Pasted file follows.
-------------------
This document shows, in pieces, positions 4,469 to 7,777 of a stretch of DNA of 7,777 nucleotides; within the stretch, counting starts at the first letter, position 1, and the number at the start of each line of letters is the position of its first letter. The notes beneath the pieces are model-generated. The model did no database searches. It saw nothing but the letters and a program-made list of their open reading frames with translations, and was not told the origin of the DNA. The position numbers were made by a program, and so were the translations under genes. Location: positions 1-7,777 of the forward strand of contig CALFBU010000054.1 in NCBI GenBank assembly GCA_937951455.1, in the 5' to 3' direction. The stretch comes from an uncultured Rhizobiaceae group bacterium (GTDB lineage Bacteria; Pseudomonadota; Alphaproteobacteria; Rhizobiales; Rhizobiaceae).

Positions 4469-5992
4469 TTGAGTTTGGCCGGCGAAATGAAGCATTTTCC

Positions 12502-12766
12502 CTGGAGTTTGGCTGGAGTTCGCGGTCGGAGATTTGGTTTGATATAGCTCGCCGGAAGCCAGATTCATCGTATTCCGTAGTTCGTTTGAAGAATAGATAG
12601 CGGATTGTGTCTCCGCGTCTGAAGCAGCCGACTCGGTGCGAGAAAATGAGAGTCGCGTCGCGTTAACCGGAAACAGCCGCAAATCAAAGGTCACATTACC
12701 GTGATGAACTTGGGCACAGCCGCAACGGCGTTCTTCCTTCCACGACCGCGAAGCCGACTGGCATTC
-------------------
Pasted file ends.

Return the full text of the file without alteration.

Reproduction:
This document shows, in pieces, positions 4,469 to 7,777 of a stretch of DNA of 7,777 nucleotides; within the stretch, counting starts at the first letter, position 1, and the number at the start of each line of letters is the position of its first letter. The notes beneath the pieces are model-generated. The model did no database searches. It saw nothing but the letters and a program-made list of their open reading frames with translations, and was not told the origin of the DNA. The position numbers were made by a program, and so were the translations under genes. Location: positions 1-7,777 of the forward strand of contig CALFBU010000054.1 in NCBI GenBank assembly GCA_937951455.1, in the 5' to 3' direction. The stretch comes from an uncultured Rhizobiaceae group bacterium (GTDB lineage Bacteria; Pseudomonadota; Alphaproteobacteria; Rhizobiales; Rhizobiaceae).

Positions 4469-5992
4469 TTGAGTTTGGCCGGCGAAATGAAGCATTTTCC

Positions 12502-12766
12502 CTGGAGTTTGGCTGGAGTTCGCGGTCGGAGATTTGGTTTGATATAGCTCGCCGGAAGCCAGATTCATCGTATTCCGTAGTTCGTTTGAAGAATAGATAG
12601 CGGATTGTGTCTCCGCGTCTGAAGCAGCCGACTCGGTGCGAGAAAATGAGAGTCGCGTCGCGTTAACCGGAAACAGCCGCAAATCAAAGGTCACATTACC
12701 GTGATGAACTTGGGCACAGCCGCAACGGCGTTCTTCCTTCCACGACCGCGAAGCCGACTGGCATTC